I have come to think about our work with a focus on three principles: 

First, people – the individuals who work in and use cyberspace. The digital world works because people built it, use it, and need it! The success of our cyber community is reliant on our ability to find, develop and train people;

Second, partners – who help us fulfill our mission. Our partners are across the federal government, in the private sector, in academia and in civil society to include our allies. To be clear, no one entity can succeed alone;

And third, the public – meaning every single American. They rely on the digital world to conduct almost every element of their daily lives. We owe it to them to ensure the ecosystem is safe and reliable, and make sure they understand how to protect themselves.

Cybersecurity isn’t some far away digital fight. There’s a lot at stake for our national security, for our economic security, and for every community in this nation. 

Here in the Baltimore area, we know first-hand what damage a cyber event can bring.

In May of 2019, our community made national news when cyber criminals infected the City of Baltimore’s computer systems with ransomware, creating temporary havoc for public servants and residents alike.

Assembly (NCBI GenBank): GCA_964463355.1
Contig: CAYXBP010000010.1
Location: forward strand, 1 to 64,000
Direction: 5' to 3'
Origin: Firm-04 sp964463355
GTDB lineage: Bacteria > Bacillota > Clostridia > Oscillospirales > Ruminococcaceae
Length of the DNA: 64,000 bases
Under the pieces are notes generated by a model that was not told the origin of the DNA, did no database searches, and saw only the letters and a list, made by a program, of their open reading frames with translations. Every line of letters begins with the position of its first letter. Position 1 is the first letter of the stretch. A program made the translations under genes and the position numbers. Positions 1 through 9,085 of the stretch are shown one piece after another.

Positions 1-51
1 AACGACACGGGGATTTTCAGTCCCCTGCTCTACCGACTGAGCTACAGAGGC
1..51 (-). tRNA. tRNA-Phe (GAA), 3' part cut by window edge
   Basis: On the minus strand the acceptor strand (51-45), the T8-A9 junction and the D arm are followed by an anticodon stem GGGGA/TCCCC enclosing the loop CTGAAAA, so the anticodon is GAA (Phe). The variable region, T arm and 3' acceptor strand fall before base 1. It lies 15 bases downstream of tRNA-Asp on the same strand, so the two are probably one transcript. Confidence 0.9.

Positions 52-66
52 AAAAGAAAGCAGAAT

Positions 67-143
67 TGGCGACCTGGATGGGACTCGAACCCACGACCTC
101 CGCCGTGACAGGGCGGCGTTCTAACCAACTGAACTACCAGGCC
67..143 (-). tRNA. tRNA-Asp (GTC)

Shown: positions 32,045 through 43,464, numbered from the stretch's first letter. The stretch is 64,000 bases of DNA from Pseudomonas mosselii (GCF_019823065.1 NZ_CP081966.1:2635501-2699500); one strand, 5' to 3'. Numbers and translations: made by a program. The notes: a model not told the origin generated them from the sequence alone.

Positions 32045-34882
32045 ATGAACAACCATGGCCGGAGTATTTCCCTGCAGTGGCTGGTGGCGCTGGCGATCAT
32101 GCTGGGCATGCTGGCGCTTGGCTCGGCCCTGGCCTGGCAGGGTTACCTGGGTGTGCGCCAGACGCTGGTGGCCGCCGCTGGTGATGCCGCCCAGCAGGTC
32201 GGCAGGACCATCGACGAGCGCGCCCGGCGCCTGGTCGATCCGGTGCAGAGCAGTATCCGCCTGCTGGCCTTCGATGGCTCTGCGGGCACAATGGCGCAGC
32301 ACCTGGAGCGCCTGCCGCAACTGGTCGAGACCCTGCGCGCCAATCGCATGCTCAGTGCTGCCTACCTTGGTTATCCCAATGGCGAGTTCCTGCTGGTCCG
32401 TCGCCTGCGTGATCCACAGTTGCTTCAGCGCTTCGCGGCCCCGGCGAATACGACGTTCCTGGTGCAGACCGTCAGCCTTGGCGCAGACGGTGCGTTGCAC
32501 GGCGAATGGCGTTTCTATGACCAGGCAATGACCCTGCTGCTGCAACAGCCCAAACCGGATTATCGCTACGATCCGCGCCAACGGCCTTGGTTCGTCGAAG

By the time the city’s services were fully restored several weeks later, Baltimore’s story had become a warning to local governments all across the nation. In fact, the lessons we learned in Baltimore became instructive to governments and businesses of all sizes. 

Thanks to the incredible round-the-clock efforts of city officials, services were restored. 

This was also one of many events that helped this Administration consider how we can and should help as we came into office.

Too much of the cyber burden is falling on schools, hospitals, towns, cities and states to defend themselves against sophisticated groups of hackers.  

Last year, President Biden released the National Cybersecurity Strategy, a comprehensive blueprint for action to secure the full benefits of a safe and secure digital ecosystem for all Americans. 

It’s a bold document with many lines of efforts and objectives but at its heart it’s about shifting the burden of securing cyberspace to those most capable to bear it. Shift the burden away from hospitals, schools, or local governments – like Baltimore – and instead we must ask more of the most capable and best positioned actors, such as the federal government and the technology providers.